• Stephen Stynes

Why Focus is a Superpower

There´s a story about when Bill Gates, founder of Microsoft and Warren Buffet, the world´s most successful investor first met many years ago. They were both attending a private meeting of business people where each participant was asked to write on a card a single word to describe what they believed was their single greatest ability. When the answers were revealed they had both written ‘Focus’.

Wired to Win

Do you use your brain for a living? If you do, then you are not alone. For the first time in human history the vast majority of people working in the developed world depend heavily on their brain power to earn a living.

For centuries the focus of work was on agriculture and basic services, tasks that required physical effort above mental. With the arrival of the industrial age, and mass production techniques, work was also physical, in many cases requiring even less mental effort.

Fast forward to today to our technology-driven, information age and we see that the focus of work has shifted significantly to a services-centric, knowledge-driven economy where the movement and management of information is at the core of almost everything we do.

The New Reality

In this new, (its only been around for the last 2 decades), 24/7, always-on, information overloaded world, the ability to focus is the critical success factor in getting things done. While that may sound obvious, there are two key challenges that prevent most of us from being more productive.

The first is our environment and how we cope with it. We are constantly bombarded with demands on our attention in a non-stop fire hose of digitally delivered distraction that pulls at us from early morning to late into the night.The second challenge is how our brains are wired to avoid boredom and seek out novelty.

Despite this, many of us believe we know how to focus. But do we really? Here´s a quick test. Stop reading this article now, pick a subject, any subject, and with eyes open or closed, focus on that, and nothing else for the next 45 seconds. Ok go.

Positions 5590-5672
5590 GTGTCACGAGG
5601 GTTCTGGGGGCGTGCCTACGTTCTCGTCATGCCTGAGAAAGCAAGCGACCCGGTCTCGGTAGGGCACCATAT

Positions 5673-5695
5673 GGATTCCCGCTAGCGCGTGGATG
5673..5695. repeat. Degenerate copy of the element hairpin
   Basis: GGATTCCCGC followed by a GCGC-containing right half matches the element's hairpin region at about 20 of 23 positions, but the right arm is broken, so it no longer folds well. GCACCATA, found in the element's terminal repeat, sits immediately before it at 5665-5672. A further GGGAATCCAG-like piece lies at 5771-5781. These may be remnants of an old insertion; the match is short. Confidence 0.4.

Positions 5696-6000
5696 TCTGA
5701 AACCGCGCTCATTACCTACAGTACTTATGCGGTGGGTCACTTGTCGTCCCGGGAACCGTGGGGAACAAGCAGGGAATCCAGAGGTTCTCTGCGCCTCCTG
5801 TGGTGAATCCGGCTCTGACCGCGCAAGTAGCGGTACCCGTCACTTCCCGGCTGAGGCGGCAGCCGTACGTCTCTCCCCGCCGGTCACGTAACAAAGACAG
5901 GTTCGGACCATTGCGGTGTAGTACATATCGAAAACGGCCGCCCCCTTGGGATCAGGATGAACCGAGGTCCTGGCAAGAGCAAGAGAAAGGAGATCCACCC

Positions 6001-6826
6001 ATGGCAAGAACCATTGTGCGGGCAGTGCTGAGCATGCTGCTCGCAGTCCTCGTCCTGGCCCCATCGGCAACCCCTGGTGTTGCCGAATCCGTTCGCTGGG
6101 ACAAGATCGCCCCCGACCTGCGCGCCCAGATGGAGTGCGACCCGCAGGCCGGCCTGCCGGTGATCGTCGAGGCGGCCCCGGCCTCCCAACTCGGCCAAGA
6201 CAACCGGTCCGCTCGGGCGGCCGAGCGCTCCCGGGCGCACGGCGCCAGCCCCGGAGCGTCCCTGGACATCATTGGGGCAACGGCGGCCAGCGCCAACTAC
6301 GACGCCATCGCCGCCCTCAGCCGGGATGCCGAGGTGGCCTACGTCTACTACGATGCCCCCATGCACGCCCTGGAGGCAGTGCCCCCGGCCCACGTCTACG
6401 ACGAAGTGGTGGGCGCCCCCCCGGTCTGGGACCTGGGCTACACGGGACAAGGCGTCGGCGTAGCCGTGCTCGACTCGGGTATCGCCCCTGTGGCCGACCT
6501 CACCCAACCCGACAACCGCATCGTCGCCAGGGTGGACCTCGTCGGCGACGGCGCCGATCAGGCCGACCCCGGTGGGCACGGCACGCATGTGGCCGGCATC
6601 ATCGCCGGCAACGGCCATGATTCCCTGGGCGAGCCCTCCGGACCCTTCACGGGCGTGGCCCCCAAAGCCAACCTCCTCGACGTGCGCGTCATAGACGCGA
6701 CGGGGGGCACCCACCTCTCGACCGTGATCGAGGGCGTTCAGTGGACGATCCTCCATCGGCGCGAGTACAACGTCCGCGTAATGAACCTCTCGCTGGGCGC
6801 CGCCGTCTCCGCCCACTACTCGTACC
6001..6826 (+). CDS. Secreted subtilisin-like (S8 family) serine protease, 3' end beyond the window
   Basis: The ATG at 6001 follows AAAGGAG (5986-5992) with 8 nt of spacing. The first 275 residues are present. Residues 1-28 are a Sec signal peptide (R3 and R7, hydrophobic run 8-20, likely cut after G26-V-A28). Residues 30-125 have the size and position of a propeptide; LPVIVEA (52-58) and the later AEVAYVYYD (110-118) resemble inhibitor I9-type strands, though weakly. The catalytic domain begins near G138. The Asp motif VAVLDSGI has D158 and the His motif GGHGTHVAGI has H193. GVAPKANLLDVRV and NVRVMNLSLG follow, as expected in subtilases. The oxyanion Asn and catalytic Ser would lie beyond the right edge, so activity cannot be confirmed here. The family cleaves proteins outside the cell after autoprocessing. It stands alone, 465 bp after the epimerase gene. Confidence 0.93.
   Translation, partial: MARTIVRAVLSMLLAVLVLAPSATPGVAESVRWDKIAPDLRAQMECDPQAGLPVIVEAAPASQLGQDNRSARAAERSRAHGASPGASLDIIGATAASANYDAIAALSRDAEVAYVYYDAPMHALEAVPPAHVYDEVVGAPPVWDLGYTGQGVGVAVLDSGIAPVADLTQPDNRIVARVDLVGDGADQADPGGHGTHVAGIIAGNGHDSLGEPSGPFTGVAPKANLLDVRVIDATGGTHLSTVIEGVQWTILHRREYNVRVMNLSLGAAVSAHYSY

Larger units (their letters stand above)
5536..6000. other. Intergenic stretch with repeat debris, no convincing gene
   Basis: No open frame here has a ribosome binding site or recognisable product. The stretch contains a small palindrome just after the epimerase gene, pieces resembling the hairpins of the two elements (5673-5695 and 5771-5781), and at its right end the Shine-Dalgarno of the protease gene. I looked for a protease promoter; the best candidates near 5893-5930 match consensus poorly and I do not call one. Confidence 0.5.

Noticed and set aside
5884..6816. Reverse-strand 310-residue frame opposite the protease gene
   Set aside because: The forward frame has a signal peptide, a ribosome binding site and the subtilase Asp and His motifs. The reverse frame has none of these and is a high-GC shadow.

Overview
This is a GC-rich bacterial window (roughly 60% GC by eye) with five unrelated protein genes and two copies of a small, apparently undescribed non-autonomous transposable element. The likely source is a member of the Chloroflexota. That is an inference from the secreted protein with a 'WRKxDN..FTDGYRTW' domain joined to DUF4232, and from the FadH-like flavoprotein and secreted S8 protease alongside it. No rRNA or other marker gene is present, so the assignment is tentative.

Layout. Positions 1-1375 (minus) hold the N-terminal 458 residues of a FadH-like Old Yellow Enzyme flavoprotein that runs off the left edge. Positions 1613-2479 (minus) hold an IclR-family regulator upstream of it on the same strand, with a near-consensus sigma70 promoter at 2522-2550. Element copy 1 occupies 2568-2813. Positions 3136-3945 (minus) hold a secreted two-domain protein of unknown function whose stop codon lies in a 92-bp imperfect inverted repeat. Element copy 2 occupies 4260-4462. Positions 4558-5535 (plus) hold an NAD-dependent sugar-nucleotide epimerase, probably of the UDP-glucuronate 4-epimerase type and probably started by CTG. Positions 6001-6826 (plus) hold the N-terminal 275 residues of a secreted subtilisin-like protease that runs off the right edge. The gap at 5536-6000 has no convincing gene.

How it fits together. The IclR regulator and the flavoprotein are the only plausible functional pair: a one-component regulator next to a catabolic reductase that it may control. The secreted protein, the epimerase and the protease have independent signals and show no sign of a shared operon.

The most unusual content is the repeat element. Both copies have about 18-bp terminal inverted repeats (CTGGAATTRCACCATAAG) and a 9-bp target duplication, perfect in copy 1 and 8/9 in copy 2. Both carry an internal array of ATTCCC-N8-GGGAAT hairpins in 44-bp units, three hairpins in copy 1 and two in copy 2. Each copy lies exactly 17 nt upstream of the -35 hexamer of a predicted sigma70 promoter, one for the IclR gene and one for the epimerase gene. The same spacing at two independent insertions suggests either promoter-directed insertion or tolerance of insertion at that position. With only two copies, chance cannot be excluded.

Did you try it? How did you get on? If you are like most people you will have found that after a very short while, for some as quick as 4 or 5 seonds, their mind wandered, often for quite a while before even noticing. This is the nature of the untrained mind. To actively wander and look for novelty and multiple stimuli. When it comes to work, we pay a very high price for it.

Focus can be Trained

Understanding the nature of how our minds work is fundamental to understanding how it is that we can go to work, be incredibly busy and challenged for 8 hours or more, and then, as we drive home, struggle to identify what we actually got done today. Run a pattern like this over a period of time and we understandably get frustrated and stressed while failing to achieve the goals we had set ourselves.

Like all other skills, focus is one that needs to be trained. The simple fact is that if you have not cultivated and practice regularly your ability to focus you will find doing important work that requires continued attention challenging.

Focus is a superpower that ensures that effort and hard work deliver the desired results. The good news is it is a superpower available to everyone.

Stephen Stynes is a senior facilitator with Potential Project, the global leader in corporate based mindfulness training. Working with some of the world´s leading companies, their programmes provide mind training that improves productivity, resilience and overall wellbeing to leaders, teams and individuals in companies around the world. 



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